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What's-Going-On Session

I just missed Jim Benson's discussion of SpaceDev's Dreamchaser, because I was out in the hallway, but Neil Milburn of Armadillo Aerospace is about to speak.

Giving a brief history of the company. It's a volunteer organization (so far) funded by John Carmack, writer of the Doom and Quake video games. They're hobbyists, mixing computers and rockets. Think of themselves as "twenty-first century bicycle mechanics."

Describing their new vehicle, with LOX/ethanol propellants. They're have a "vertical drag racer" in January of '07, and expect to have a hundred-kilometer altitude, X-Prize class vehicle next spring. They've been talking to Lutz Kayser, who developed OTRAG back in the sixties and seventies, and are incorporating some of his modular, low-cost-component ideas into their vehicle. It's called Large Array of SimplE Rockets (LASER). Starting to think about orbital capability.

Chuck Lauer talking now about Rocketplane Kistler. Combining the two companies--one a horizontal takeoff and land, and the other a vertical takeoff and land, provides some good synergies. Showing CAD views of the XP suborbital vehicle. Based on a stretched Lear 25 for a four-seat vehicle, and working on a version with stretched fuselage and larger wings with eight seats. Verified computer design against the wind tunnel (did a lot of work at Marshall Spaceflight Center) and consider configuration validated, with stable entry (Burt Rutan wrong about feathered configuration only safe way to come back). Uisng Rocketdyne RS-88 engine.

Three and a half gees up, four to five minutes of weightlessness, four gees coming in. Oklahoma Spaceport got its license about a month ago. Established the first non-military overland track for rockets.

Looking into using XP as a platform for an expendable second stage. Would separate out of the atmosphere to avoid aero loads during separation. Using a Japanese hybrid rocket (LOX/Polyethylene). Developed as sounding rocket, and determined that they could get it to over four hundred kilometers altitude with a seventy-kilometer release, with nine minutes of weightlessness. Could also do scramjet/entry research with it.

Looking at other spaceports in Japan, Australia, Dubai, and US orbital spaceports (site still TBD), with long-term goal of point-to-point service. Hope to eventually integrate spaceplanes into conventional ATC system, with perhaps Anchorage as a world-wide hub.

Kistler is getting their contractors back on board, preparing for COTS, but also interested in Bigelow as a customer even without COTS. COTS only necessary to meet early NASA goals. They expect to be able to launch in 2007 or 2008 given funding because vehicle is three quarters built. Considering Florida and New Mexico as potential US launch sites. Could have fully-reusable system, at the same time that LEO comsats seem to be making a comeback.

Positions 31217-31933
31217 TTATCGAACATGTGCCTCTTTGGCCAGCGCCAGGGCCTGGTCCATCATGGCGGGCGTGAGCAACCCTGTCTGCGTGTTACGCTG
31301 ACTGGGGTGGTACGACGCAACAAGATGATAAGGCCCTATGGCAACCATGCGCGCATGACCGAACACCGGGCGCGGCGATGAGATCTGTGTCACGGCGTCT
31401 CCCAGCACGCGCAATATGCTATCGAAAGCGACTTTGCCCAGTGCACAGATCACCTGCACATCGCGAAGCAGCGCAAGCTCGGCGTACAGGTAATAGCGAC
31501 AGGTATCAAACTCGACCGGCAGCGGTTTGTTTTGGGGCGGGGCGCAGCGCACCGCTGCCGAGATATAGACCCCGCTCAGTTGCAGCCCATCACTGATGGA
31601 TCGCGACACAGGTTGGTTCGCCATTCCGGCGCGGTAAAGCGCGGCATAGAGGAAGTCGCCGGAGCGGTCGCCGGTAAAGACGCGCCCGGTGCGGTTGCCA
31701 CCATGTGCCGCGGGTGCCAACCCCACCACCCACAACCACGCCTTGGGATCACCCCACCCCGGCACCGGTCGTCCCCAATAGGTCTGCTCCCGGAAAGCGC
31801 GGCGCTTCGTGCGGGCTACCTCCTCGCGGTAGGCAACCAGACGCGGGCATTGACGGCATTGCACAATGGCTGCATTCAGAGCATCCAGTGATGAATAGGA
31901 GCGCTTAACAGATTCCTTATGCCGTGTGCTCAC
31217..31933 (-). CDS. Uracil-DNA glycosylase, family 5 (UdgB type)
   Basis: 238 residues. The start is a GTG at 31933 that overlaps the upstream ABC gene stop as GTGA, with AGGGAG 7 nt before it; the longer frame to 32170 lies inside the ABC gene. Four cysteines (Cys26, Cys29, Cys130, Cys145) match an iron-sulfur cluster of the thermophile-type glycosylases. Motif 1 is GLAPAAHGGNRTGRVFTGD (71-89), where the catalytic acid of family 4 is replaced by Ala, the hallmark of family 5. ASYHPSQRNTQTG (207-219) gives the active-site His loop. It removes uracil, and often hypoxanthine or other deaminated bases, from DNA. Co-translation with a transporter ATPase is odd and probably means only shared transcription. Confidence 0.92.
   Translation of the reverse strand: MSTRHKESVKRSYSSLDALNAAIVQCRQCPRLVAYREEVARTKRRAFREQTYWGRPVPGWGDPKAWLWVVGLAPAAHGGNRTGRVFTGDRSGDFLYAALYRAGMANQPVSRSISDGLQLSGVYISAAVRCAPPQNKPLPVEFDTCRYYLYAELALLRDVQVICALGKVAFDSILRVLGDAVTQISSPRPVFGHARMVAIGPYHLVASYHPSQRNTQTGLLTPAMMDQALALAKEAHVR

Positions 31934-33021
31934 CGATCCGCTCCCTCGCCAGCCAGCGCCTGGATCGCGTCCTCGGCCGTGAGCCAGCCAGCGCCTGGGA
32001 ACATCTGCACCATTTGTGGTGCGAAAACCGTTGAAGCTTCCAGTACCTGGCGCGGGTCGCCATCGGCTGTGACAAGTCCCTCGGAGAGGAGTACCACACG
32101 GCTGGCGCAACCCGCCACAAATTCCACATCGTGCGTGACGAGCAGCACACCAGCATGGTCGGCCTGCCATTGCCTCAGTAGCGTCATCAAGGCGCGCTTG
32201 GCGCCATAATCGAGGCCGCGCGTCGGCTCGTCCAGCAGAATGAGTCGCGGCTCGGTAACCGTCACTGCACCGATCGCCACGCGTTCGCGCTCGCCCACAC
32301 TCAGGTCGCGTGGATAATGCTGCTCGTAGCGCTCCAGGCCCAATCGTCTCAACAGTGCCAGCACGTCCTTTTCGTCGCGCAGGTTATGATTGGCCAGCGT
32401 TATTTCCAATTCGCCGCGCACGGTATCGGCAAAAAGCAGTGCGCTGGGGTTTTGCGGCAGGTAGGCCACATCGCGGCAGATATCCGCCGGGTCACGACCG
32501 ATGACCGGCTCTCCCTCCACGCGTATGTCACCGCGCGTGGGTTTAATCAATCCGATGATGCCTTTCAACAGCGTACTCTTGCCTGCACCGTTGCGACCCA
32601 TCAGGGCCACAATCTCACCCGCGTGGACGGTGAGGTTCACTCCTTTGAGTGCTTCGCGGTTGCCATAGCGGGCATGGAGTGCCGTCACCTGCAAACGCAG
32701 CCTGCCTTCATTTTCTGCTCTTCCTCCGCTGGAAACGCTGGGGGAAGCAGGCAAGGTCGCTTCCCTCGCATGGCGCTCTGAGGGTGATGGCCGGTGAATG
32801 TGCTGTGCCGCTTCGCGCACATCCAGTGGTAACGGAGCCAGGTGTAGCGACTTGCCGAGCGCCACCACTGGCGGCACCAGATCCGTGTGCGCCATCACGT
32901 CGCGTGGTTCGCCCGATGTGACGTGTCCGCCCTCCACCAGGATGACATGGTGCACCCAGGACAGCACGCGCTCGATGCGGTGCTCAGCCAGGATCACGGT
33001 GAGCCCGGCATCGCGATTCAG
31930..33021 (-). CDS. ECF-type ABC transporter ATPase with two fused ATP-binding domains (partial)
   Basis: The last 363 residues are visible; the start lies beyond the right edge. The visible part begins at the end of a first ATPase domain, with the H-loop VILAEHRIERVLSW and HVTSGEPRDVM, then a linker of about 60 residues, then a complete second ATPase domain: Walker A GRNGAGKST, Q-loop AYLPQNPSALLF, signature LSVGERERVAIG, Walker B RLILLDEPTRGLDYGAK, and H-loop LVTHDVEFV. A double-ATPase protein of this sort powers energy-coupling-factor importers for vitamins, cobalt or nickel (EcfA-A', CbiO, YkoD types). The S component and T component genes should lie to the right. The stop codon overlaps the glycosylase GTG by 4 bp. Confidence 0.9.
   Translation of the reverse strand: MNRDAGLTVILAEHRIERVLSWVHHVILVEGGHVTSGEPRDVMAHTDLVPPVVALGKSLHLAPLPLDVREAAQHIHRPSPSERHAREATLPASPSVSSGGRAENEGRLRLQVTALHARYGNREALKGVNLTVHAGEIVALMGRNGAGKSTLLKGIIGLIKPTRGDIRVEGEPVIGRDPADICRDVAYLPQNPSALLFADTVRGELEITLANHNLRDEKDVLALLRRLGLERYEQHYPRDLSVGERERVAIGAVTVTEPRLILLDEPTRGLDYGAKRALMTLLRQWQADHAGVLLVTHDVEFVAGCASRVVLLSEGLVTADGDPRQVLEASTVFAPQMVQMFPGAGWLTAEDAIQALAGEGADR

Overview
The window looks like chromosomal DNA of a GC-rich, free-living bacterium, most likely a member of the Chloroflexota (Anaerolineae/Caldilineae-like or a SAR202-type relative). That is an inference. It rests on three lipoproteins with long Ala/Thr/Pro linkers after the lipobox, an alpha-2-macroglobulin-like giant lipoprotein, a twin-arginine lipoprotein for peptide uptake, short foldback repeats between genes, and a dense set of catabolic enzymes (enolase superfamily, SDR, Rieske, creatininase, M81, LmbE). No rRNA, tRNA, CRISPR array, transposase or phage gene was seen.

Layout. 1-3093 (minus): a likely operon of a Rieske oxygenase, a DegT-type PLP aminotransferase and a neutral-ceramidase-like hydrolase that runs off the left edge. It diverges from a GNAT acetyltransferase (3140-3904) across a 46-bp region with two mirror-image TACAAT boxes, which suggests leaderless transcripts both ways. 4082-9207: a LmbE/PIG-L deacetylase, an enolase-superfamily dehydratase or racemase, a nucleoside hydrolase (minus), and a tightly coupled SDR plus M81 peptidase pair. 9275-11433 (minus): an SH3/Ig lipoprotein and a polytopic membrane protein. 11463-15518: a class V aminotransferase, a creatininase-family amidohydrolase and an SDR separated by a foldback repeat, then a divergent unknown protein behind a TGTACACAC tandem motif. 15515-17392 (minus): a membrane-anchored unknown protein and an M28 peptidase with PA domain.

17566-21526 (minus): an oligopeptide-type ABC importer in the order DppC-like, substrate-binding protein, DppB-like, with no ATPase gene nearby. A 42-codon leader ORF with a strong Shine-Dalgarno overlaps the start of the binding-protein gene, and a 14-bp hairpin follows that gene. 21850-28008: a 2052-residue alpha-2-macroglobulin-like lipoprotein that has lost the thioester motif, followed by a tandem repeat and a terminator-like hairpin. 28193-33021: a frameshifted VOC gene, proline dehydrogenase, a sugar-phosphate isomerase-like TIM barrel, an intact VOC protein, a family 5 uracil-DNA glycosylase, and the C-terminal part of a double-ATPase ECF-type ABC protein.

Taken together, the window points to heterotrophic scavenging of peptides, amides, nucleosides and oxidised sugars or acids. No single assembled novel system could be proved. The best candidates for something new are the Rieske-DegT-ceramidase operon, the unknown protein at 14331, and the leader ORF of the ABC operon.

Can fly standard space station hardware with a pressurized cargo module, for microgravity experiments of a couple weeks without ISS. Looking into ways of getting back to the moon with it, when combined with propellant depot. Need to have an entire earth-moon system serviceable by commercial vehicles quickly and cheaply. Thinks that with needed flight rate, could do heavy-lift job at fraction of the cost, and would like to see COTS model extended to lunar missions.

Dave Masten up now. Formed in Space Access '04, built a lot ot test stands and infrastructure. Had major milestone of igniter about the time of Space Access '05, had initial engine testing in November, and right after the recent ISDC had successful engine tests. Major milestones always seem to come right after major conferences. Will have their first flight test next week.

Starting off with suborbital, hundred kilograms to hundred kilometers. Want to build on operational capability, without being too concerned about performance initially. Next step will be a vehicle with a little more payload and a lot more altitude. Then scale up to something that can take people into space, vertical takeoff vertical landing. Want to be able to stack them to eventually get to orbit. Like vertical vertical because it lends itself eventually to a lunar lander. Interested in pursuing lunar lander challenge.

Engine R&D is complete, expect first hover flight next week (July 27th). Will compete for X-Prize Cup Lunar Lander Challenge, and expect to be able to go into space in early 2007.


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This page contains a single entry by Rand Simberg published on July 21, 2006 10:18 AM.

Friday Keynote was the previous entry in this blog.

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